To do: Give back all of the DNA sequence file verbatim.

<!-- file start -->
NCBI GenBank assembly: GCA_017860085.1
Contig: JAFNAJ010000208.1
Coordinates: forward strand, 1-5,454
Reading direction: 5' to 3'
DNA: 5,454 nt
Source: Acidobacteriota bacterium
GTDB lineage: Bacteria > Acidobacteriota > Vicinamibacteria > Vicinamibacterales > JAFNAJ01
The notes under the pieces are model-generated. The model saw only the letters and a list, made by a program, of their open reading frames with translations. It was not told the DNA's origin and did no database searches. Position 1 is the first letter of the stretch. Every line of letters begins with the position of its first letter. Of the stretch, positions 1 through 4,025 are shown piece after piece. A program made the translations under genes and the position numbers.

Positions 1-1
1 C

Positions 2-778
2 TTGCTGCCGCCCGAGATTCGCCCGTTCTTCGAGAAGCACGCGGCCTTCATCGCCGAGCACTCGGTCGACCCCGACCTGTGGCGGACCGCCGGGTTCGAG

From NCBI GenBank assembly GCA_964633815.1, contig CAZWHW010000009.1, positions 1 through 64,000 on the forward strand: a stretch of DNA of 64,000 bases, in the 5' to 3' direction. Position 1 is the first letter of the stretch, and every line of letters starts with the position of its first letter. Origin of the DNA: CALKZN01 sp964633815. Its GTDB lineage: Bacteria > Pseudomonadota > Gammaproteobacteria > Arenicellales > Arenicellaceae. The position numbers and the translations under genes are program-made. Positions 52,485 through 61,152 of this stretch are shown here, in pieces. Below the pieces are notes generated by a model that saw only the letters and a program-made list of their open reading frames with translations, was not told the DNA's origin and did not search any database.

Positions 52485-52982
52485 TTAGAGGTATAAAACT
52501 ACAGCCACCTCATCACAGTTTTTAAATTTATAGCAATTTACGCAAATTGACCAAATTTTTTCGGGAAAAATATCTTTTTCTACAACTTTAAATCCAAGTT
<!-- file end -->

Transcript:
NCBI GenBank assembly: GCA_017860085.1
Contig: JAFNAJ010000208.1
Coordinates: forward strand, 1-5,454
Reading direction: 5' to 3'
DNA: 5,454 nt
Source: Acidobacteriota bacterium
GTDB lineage: Bacteria > Acidobacteriota > Vicinamibacteria > Vicinamibacterales > JAFNAJ01
The notes under the pieces are model-generated. The model saw only the letters and a list, made by a program, of their open reading frames with translations. It was not told the DNA's origin and did no database searches. Position 1 is the first letter of the stretch. Every line of letters begins with the position of its first letter. Of the stretch, positions 1 through 4,025 are shown piece after piece. A program made the translations under genes and the position numbers.

Positions 1-1
1 C

Positions 2-778
2 TTGCTGCCGCCCGAGATTCGCCCGTTCTTCGAGAAGCACGCGGCCTTCATCGCCGAGCACTCGGTCGACCCCGACCTGTGGCGGACCGCCGGGTTCGAG

From NCBI GenBank assembly GCA_964633815.1, contig CAZWHW010000009.1, positions 1 through 64,000 on the forward strand: a stretch of DNA of 64,000 bases, in the 5' to 3' direction. Position 1 is the first letter of the stretch, and every line of letters starts with the position of its first letter. Origin of the DNA: CALKZN01 sp964633815. Its GTDB lineage: Bacteria > Pseudomonadota > Gammaproteobacteria > Arenicellales > Arenicellaceae. The position numbers and the translations under genes are program-made. Positions 52,485 through 61,152 of this stretch are shown here, in pieces. Below the pieces are notes generated by a model that saw only the letters and a program-made list of their open reading frames with translations, was not told the DNA's origin and did not search any database.

Positions 52485-52982
52485 TTAGAGGTATAAAACT
52501 ACAGCCACCTCATCACAGTTTTTAAATTTATAGCAATTTACGCAAATTGACCAAATTTTTTCGGGAAAAATATCTTTTTCTACAACTTTAAATCCAAGTT